This problem aims to find the cartesian equation for the curve and after that identify the curve. To better understand the problem, you should be familiar with **cartesian coordinate systems, polar coordinates, **and **conversion** from **polar** to **cartesian coordinates.**

A **two-dimensional coordinate system** in which a **point** on a plane is determined by a **distance** from a **pole** (reference point) and an **angle** from the **reference plane,** is known as the **polar coordinate.** On the other hand,** spherical coordinates** are the **3 coordinates** that determine the location of a **point** in a **3-dimensional** trajectory. We can convert **cartesian coordinates** to **polar coordinates** using the equations:

\[ x = r\cos\theta \]

\[ y = r\sin\theta \]

Where $r$ is the **distance** from the **reference point,** and can be found using $r = \sqrt{x^2 + y^2}$,

and $\theta$ is the **angle** with the **plane,** which can be **calculated** as $\theta = \tan^{-1}{\dfrac{y}{x}}$.

## Expert Answer

We know that $r$ and $\theta$ are called **polar coordinates** of $P$ such that $P(r,\theta).

Now we are given a **polar equation** of the **curve** that is:

\[ r = 5\cos\theta \]

To **convert** the above **equation** into the form of $x^2 + y^2 = r^2$, we will be **multiplying** both **sides** by $r$:

\[ r^2 = 5r\cos\theta \]

First, we will **transform** the above **polar equation** from **polar** to **cartesian coordinates.**

**Transformation** of **polar** to **Cartesian coordinates** can be done using the concept,

\[x^2 + y^2 = r^2, \space x = r\cos\theta \]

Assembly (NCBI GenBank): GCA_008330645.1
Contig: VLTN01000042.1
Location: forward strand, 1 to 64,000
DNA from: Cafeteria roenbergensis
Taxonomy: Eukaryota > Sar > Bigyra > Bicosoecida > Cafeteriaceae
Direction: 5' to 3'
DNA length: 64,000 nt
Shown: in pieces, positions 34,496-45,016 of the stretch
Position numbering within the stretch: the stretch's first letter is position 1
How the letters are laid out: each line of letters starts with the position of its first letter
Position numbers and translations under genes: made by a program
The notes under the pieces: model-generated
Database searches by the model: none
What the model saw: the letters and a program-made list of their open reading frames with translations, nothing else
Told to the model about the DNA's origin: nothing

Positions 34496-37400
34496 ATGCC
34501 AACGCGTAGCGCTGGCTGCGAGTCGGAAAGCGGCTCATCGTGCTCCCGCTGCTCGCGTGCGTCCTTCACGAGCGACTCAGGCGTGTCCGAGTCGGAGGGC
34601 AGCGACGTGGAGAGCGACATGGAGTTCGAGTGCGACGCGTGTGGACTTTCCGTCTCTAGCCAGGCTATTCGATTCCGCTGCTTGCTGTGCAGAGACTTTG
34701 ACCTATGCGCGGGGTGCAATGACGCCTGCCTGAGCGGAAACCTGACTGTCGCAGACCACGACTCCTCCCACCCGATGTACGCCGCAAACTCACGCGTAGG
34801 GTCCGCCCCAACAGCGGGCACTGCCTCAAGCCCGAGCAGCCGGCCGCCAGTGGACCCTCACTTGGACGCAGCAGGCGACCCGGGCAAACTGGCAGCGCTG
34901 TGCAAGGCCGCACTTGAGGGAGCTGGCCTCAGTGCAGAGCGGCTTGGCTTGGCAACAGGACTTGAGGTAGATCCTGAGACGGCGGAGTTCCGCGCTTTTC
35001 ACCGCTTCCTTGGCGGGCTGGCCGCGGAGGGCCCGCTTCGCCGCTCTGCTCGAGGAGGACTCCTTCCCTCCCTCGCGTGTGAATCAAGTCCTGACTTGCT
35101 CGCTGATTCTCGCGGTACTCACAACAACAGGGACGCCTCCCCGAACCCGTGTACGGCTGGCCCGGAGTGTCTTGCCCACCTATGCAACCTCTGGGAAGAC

Therefore, the given curve in the **cartesian coordinates** can be written as:

\[ x^2 + y^2 = 5x \]

Rewriting the **equation** as:

\[ x^2 + y^2 – 5x = 0 \]

Applying the **technique** for **completing** the **square:**

\[ x^2 + y^2 – 5x + \dfrac{25}{4} – \dfrac{25}{4} = 0 \]

\[ (x – \dfrac{5}{2})^2 + y^2 = \dfrac{25}{4} \]

This **equation** denotes a **circle** that is **centered** at a **point** $(\dfrac{5}{2},0)$ with **radius** $\dfrac{5}{2}$.

## Numerical Result

The **polar equation** $r = 5 \cos \theta$ **transformed** into **cartesian coordinates** as $(x – \dfrac{5}{2})^2 + y^2 = \dfrac{25}{4}$, which represents a **circle** with **center point** $(\dfrac{5}{2},0)$ and **radius** $\dfrac{5}{2}$.

## Example

Identify the **curve** by figuring out the **cartesian equation** for $r^2 \cos2 \theta = 1$.

We know that $r$ and $\theta$ are **polar coordinates** of $P$, such that $P(r,\theta).

We are given a **polar equation** of the **curve** that is:

\[r^2 \cos2 \theta = 1\]

First, we will **transform** the above **polar equation** from **polar** to **cartesian coordinates.**

**Transformation** of **polar** to **Cartesian coordinates** can be done using the concept,

\[x^2 + y^2 = r^2, \space x = r\cos\theta, \space y = r\sin\theta \]

**Therefore,**

\[r^2\cos2\theta = 1\]

Using the **trigonometric formula** for $\cos2\theta$, that is:

\[ \cos2\theta = \cos^2\theta – \sin^2\theta \]

**Rewriting** the equation as:

\[r^2(\cos^2\theta – \sin^2\theta) = 1\]

\[r^2\cos^2\theta – r^2\sin^2\theta = 1\]

\[(r\cos\theta)^2 – (r\sin\theta)^2 = 1\]

**Plugging** the values of $ x = r\cos\theta, \space y = r\sin\theta $ gives:

\[ x^2 + y^2 = 1 \]

Therefore, the **cartesian equation** $ x^2 + y^2 = 1$ represents a **hyperbola.**